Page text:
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TARP for Europe; more stimulus for U.S.: bankers

Sep 15, 2011, 5:49 p.m.

By Steven C. Johnson and Daniel Bases

NEW YORK (Reuters) - Europe must take immediate and decisive action to safeguard its banking system, while the U.S. economy is at stall speed and needs a dose of fiscal stimulus, top bankers and investors said on Thursday.

The troubles on both sides of the Atlantic have cast a pall over the prospects for global growth in recent weeks and have undermined confidence among investors, business and consumers.

Some European banks have had trouble accessing short-term loans to fund operations because investors fear they are too heavily exposed to government debt from troubled euro zone countries such as Greece.

Europe's worsening debt crisis and the strain it has put on its banks topped a list of concerns at the Bloomberg Markets 50 Summit of top money managers and bankers on Thursday.

"It is very strongly in our interests, and by that I mean U.S. interests, to avoid having Europe, in particular its banking system, collapse, especially when the U.S. economy is right at stall speed," said Peter Orszag, vice chairman of global banking at Citigroup and a former head of the Office of Management and Budget in the Obama administration.

The European Central Bank said on Thursday it would work with other major central banks and conduct three-month dollar liquidity operations in the fourth quarter to help banks through the year-end period.

European and U.S. shares rose after the central bank announcement, but several investors said more needed to be done, including more aggressive capital injections for banks that are overexposed to heavily indebted euro zone countries.

A EUROPEAN TARP?

Wilbur Ross, chairman of private equity firm WL Ross & Co, said the euro zone needs to imitate the U.S. Troubled Asset Relief Program, a view echoed by others.

The TARP was adopted in 2008 to help recapitalize U.S. banks and underpin the financial system following the collapse of investment bank Lehman Brothers.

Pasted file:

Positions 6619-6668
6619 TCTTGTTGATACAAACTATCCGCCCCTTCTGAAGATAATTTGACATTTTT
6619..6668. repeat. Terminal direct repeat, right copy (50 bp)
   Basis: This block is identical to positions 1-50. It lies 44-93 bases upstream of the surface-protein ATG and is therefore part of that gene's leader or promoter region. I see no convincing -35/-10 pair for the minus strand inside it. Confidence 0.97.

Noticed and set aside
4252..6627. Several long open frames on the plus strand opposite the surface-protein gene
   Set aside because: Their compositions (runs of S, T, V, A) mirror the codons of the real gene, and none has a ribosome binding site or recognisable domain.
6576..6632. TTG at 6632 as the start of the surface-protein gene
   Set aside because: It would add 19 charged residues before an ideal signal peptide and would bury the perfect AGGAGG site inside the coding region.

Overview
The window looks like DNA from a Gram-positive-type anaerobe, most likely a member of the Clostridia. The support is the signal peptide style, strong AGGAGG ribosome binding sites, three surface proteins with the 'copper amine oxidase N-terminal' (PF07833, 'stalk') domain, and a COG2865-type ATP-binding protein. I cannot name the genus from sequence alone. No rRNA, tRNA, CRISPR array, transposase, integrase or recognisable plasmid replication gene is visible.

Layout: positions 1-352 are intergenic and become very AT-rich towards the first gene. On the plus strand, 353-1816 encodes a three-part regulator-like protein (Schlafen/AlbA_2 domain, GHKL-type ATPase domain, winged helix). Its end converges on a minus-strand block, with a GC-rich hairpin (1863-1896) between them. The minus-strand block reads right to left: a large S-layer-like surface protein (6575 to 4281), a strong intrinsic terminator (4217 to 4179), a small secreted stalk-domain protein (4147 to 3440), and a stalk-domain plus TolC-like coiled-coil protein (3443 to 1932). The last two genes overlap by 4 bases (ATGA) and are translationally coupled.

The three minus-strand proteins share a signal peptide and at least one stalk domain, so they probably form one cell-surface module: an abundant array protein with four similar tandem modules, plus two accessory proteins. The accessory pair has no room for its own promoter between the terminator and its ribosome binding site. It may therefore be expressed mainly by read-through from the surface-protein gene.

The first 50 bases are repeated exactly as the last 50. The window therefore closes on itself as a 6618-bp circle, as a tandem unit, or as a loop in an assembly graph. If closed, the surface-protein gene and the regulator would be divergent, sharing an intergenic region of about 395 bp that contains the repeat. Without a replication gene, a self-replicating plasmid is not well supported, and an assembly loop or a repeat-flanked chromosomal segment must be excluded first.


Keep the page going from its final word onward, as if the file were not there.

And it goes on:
"There has to be some mechanism to inject capital into banks," said Dino Kos, managing director at Hamiltonian Associates.

Thursday marked the third anniversary of Lehman's failure, which occurred as doubts about the firm's solvency caused other banks to stop providing short-term loans, leaving Lehman unable to conduct business.

Its collapse nearly brought down the U.S. banking system and sent shock waves through the world economy that are still being felt today.

The trouble European banks have had in accessing short-term loans has invoked uncomfortable memories of that time.

"I think everyone is incredibly wary of allowing that first domino to fall in Europe because once that falls, it is not easy to limit it to one (institution) and prop up every other one and it becomes fantastically more expensive once the first event has occurred," said Ralph Schlosstein, president and CEO of Evercore Partners.

U.S. FISCAL POLICY NEEDED

In the years after the Lehman collapse, the Federal Reserve pumped trillions of dollars into the U.S. financial system to ensure solvency and to spur lending and investment.

But that failed to inject much life into the broader economy. Growth has slowed sharply in the first half of 2011 and the jobless rate remains stuck above 9 percent.

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